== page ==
The real estate industry is widely known as a “dog eat dog world”, yet thousands of new agents line up every year unprepared. Ninety per cent fail short of their 25th month after taking that leap, where the top 10 per cent of agents take 90 per cent market share of real estate transactions. Not very encouraging statistics.
Why is that?
Are they not as smart as the top producers?
Do they have a smaller network?
Are they going at it solo?
There are many reasons why agents fail, but the common thread among every agent, successful or not, is that they all started from the ground up. They didn’t just instantly achieve success overnight.
The key differentiator between successful agents and those who fail is their mindset. Their mindset of being an entrepreneur who looks for those big opportunities, ways to scale, ways to stay consistent. The hustle and drive are the bare minimum to what they bring to the table.
They invest in themselves and plan for the long haul, while sticking to core principals of generating real estate business. When asked what are the best ways are to produce leads, Matt Nguyen, a top producer from KW Silicon City in San Jose, Calif., says, “The fundamental concepts like mailers, flyers, door knocking must happen consistently.”
Almost every agent will do this but where they fail is their consistency. They try once, twice and by third time they give up, not fully grasping that consistency means you may not generate a lead for a few months, but with consistency they will come – and sometimes in groups – that turn into closed deals.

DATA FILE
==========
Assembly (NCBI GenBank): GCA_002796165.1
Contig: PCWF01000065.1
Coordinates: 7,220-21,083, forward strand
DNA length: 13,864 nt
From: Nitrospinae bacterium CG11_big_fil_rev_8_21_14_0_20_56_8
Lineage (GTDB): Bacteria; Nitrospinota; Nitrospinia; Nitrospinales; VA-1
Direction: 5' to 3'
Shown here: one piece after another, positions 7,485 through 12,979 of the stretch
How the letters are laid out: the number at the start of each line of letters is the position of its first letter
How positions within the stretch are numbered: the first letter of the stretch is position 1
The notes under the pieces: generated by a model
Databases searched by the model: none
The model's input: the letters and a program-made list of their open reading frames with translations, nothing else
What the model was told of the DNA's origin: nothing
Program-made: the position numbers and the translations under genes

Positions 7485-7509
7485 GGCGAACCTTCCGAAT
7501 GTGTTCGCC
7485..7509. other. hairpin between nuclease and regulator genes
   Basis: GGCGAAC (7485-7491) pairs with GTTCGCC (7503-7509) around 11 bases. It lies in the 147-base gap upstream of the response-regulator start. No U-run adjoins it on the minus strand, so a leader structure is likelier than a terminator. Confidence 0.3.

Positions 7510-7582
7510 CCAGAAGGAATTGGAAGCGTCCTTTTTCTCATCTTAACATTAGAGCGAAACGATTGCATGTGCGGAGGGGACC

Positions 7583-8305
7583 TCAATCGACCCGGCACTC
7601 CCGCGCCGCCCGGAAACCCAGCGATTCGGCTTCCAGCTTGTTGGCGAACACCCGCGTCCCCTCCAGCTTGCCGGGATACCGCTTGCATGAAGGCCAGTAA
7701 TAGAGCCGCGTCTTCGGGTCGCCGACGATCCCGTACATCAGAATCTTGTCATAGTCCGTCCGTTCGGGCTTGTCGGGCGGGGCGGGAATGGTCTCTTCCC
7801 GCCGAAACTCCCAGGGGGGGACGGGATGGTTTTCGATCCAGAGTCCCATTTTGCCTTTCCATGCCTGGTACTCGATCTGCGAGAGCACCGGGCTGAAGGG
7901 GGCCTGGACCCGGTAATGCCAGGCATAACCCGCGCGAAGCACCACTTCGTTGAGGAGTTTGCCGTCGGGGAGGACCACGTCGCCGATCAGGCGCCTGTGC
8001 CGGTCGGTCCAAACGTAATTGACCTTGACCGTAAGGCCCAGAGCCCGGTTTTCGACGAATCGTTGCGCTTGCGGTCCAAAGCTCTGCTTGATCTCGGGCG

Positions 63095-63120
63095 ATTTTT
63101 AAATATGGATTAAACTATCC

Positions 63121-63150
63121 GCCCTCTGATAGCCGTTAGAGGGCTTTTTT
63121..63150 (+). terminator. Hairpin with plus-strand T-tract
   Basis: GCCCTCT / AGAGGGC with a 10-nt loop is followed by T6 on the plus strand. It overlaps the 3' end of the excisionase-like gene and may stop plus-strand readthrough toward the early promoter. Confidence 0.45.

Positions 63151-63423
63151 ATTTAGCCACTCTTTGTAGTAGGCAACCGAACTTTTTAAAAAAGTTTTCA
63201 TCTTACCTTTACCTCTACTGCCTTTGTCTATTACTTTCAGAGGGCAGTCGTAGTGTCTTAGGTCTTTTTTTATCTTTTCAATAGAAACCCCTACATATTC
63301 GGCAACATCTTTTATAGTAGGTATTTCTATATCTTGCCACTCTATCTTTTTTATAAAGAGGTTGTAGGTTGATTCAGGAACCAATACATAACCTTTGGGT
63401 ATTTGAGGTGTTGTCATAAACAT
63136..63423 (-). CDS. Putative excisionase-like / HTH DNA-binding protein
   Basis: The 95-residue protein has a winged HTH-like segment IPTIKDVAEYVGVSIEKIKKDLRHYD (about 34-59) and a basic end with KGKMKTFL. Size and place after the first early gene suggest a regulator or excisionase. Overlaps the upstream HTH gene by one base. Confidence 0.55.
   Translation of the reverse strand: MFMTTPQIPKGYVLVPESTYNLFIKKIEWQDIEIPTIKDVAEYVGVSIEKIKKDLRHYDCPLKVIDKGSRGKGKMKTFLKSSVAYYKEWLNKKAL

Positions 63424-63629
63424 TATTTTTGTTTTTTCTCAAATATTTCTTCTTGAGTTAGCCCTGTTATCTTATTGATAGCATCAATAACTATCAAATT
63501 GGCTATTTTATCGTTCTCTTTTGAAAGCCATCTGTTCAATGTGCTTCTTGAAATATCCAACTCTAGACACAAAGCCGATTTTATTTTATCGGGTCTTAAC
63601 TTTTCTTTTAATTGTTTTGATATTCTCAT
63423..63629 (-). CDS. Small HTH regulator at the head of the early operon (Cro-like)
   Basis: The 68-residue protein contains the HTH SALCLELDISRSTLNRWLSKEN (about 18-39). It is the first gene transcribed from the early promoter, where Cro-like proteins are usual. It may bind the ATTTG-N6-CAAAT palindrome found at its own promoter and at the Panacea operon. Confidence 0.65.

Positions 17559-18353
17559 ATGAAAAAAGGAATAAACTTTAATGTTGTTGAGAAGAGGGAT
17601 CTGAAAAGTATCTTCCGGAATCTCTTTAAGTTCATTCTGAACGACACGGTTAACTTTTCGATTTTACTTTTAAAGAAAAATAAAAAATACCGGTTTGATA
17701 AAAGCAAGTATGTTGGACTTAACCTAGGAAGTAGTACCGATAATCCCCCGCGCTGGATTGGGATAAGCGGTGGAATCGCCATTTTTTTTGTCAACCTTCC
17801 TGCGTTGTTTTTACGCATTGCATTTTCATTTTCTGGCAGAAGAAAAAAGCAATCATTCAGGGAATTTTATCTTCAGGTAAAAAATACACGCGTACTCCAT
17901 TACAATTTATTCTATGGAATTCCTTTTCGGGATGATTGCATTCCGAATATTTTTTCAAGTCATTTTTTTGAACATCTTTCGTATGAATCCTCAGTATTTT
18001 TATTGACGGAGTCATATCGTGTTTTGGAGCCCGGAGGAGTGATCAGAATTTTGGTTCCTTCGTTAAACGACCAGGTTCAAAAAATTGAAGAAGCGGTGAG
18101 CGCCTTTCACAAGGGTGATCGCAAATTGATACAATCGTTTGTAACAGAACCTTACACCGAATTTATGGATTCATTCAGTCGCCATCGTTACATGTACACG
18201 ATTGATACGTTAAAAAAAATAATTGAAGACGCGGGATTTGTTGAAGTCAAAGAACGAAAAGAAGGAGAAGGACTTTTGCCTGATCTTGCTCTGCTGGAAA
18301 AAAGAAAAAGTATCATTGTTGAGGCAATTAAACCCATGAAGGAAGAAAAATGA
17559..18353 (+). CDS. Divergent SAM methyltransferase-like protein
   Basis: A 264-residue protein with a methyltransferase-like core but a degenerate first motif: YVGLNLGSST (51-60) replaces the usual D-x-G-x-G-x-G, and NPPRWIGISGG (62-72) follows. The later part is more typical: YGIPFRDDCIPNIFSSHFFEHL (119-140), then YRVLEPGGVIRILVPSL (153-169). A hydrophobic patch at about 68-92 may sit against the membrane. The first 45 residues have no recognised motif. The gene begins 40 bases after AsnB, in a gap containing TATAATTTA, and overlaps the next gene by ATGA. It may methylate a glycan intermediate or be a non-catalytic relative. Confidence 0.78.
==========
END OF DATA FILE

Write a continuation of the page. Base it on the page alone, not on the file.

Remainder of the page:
Top producers try new tools/techniques. They throw away what fails and keep what works or is practical. They surround themselves with successful agents. The No. 1 advice from a top one per cent producer at Intero Real Estate in San Jose, Samit Shah, says “Join a producing team. Be ready to make cold calls and door knocks. Have a schedule and be consistent.” Again, another agent using the keyword, “consistent”.
Top producers are entrepreneurs, taking risks and benefiting from them. Many fail at one endeavour or another. Nguyen says it best: “Love to love losing.” Their grit and hustle don’t let them stop from progressing.
Agents who are starting their careers or struggling must ask themselves why are they entering the market. Are they thinking they can benefit quickly? Are they going to just tip toe in and give it a 50 per cent effort? What’s their strategy to stand out?
With any endeavour, especially when it comes to a business decision, going all in gives you every opportunity to succeed. Giving a 50 per cent effort opens the door for excuses.
Author and speaker Grant Cardone preaches, “Your network is your net worth.” Anyone can network. All it takes is going out and meeting people and building relationships both online and offline.
A key stat every agent should keep in mind is that 74 per cent of homeowners only interview one agent, according to the National Association of Realtors. That means consumers are not shopping around.
Many successful agents try to generate new business through open houses. When you are face to face with a prospect, statistics are on your side to win them over. How prepared are you to capture them? Your sales pitch is probably like many other consumers have heard. How can you be unique?
If you get a lead, you must respond quickly. Gregory Charlop, founder of The Real Estate Flash on Amazon’s Alexa, noticed among top producers he’s interviewed that what they do well is “they have strong inbound marketing and respond immediately to incoming leads.”
Any agent who can embrace technology and leverage automation can make the playing field even, knowing that 74 per cent of prospects only interview one agent. Agents need to do what has traditionally worked well – door knocking, cold calls and open houses – but spin their efforts with technology.
Who will you partner up with to help reach your goals? Entrepreneurship is a lonely path, but it doesn’t have to be in this digital world we live in.